Canada Post has a Food Mail Program governing the cost of shipping food to Northern Canada:
The Food Mail Program is a service offered by Canada Post and funded by the Federal government. The Food Mail Program is a commitment by the Federal government to subsidize the transportation costs incurred when shipping nutritious food and other essential items to isolated communities within Canada.
Whenever there’s talk of regulating food in the same way that, say, cigarettes are regulated, there’s always a lot of discussion about the impossibility of drawing arbitrary lines. The Food Mail Program draws the lines; indeed the FAQ for the program makes it clear that it has a clear dietary engineering agenda:
Q. Why were some Convenience Perishable Foods eliminated from the Food Mail Program in 1996?
A. The principal objective of the Food Mail Program is to reduce the cost of nutritious perishable food and other essential items, thereby improving nutrition and health in isolated northern communities which do not have year-round surface transportation.
There was no justification for continuing to subsidize high fat convenience foods which contribute to disease rather than promote health. The increasing intake of fat from southern meats and “junk food” is becoming a serious health and nutrition concern in the North. A high intake of fat, particularly saturated fat, has been linked with an increased risk of heart disease, gallbladder disease, and cancer of the colon, breast and prostate.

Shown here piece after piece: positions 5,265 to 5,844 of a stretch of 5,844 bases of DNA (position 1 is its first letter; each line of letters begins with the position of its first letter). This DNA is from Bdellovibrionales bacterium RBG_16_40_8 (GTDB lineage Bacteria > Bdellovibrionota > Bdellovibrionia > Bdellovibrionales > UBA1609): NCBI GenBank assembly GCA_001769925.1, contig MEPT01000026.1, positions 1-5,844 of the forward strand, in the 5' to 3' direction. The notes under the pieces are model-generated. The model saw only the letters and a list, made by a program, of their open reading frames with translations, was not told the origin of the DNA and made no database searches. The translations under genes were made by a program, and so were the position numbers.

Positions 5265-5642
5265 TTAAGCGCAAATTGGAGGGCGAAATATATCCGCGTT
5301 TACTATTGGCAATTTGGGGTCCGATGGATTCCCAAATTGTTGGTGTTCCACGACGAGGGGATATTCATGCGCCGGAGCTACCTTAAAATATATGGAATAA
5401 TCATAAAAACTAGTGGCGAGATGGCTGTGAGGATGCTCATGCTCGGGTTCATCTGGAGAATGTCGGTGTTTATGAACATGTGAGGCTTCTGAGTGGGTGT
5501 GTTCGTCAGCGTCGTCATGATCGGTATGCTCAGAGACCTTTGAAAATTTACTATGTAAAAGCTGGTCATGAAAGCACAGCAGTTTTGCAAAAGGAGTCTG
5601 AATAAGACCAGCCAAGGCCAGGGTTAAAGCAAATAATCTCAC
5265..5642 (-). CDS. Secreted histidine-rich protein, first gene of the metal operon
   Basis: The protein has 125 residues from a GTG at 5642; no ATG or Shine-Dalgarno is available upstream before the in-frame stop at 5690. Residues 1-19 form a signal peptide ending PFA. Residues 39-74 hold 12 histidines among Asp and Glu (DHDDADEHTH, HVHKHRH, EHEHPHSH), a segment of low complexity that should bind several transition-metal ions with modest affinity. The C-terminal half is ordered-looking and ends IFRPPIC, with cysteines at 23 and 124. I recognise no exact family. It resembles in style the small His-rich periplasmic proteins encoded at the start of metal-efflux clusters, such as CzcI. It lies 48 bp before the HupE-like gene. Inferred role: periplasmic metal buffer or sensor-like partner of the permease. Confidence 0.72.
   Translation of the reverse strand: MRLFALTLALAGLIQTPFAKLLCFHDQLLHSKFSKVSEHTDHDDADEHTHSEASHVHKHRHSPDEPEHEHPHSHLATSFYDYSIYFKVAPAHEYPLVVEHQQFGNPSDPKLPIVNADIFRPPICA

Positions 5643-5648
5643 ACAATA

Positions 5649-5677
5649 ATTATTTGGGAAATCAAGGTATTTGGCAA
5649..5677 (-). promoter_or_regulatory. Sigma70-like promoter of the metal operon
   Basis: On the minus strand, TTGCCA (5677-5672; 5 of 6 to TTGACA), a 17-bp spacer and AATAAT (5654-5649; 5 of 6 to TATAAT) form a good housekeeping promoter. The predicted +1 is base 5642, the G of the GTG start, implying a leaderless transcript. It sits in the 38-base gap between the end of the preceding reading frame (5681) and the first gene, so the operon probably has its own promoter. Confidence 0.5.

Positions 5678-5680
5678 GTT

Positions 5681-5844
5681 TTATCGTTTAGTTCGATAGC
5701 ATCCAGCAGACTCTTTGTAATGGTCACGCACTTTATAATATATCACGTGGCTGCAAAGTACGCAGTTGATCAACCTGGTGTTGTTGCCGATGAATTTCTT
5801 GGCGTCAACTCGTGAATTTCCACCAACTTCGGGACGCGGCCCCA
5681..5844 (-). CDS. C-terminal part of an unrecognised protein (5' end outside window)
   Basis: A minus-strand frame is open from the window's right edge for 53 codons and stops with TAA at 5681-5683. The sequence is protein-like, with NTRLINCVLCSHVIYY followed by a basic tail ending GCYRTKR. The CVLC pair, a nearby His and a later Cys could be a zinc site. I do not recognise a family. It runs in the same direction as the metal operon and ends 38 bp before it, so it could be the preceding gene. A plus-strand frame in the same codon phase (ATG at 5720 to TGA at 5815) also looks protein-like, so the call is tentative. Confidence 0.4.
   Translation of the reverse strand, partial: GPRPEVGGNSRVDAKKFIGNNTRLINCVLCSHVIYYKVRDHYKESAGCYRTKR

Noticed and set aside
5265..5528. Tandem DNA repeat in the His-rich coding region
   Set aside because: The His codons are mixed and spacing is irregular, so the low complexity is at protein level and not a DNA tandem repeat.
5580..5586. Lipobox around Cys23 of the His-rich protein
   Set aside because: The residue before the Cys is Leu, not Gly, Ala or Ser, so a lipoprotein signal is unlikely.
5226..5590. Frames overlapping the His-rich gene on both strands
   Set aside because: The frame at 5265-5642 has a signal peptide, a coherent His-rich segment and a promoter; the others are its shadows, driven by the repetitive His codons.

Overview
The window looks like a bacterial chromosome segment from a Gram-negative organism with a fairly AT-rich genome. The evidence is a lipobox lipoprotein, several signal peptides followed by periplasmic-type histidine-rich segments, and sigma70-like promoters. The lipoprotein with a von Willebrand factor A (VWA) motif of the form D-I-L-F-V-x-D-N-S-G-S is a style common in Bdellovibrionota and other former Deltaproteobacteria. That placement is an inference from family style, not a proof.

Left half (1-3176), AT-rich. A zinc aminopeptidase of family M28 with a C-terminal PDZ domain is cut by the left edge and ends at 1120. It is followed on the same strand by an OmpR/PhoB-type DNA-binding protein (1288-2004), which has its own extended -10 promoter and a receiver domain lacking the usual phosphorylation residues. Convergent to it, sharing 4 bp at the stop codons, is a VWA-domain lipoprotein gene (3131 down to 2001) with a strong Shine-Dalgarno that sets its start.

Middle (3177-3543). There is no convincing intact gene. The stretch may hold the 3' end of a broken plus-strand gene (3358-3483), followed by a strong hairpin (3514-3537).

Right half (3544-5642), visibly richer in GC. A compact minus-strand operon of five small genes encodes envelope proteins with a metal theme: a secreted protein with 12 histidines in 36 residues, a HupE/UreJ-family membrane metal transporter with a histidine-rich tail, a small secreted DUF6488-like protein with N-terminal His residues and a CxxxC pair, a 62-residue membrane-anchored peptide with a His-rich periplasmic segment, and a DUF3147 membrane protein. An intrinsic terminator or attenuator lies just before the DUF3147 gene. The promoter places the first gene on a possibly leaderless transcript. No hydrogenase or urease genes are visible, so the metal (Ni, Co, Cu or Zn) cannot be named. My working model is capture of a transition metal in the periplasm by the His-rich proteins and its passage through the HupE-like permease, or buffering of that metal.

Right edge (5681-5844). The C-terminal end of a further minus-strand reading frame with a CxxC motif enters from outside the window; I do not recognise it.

Convenience prepared foods are also more expensive than similar products prepared at home. By eliminating the subsidy from convenience foods, the cost of basic, healthy foods can be kept as low as possible.
Although it would appear to be something related only to the North, surely the federal and provincial subsidies of air, rail and most-of-all road infrastructure here in the South could be considered as much a subsidy to industrial food producers as anything else. As such, I wonder whether the same logic behind the Food Mail Program could be used to, say, charge a truck filled with Jos. Louis more to cross the Confederation Bridge than a truck filled with carrots.